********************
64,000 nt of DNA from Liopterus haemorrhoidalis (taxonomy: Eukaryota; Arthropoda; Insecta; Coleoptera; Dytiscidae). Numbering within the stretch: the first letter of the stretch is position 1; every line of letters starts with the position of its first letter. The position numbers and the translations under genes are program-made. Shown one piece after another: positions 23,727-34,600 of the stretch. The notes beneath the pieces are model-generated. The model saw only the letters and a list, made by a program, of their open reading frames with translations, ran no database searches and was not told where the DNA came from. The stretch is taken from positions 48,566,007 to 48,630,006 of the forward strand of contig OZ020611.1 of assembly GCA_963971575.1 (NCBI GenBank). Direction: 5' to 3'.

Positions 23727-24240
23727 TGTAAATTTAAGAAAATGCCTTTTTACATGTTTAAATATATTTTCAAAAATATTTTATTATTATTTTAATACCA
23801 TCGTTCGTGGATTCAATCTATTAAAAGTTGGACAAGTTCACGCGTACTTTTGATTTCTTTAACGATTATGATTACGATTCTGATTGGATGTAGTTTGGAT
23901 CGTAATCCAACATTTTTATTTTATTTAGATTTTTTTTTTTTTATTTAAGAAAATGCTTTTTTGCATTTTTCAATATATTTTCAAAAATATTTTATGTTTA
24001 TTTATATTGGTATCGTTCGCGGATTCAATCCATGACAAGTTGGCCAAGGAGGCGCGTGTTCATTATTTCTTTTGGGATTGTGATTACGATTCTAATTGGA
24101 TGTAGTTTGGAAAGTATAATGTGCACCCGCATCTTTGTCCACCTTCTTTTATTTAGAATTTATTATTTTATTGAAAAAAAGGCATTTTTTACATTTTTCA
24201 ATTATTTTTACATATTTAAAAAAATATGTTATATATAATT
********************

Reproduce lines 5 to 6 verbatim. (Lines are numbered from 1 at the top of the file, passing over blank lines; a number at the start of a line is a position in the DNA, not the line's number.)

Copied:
23901 CGTAATCCAACATTTTTATTTTATTTAGATTTTTTTTTTTTTATTTAAGAAAATGCTTTTTTGCATTTTTCAATATATTTTCAAAAATATTTTATGTTTA
24001 TTTATATTGGTATCGTTCGCGGATTCAATCCATGACAAGTTGGCCAAGGAGGCGCGTGTTCATTATTTCTTTTGGGATTGTGATTACGATTCTAATTGGA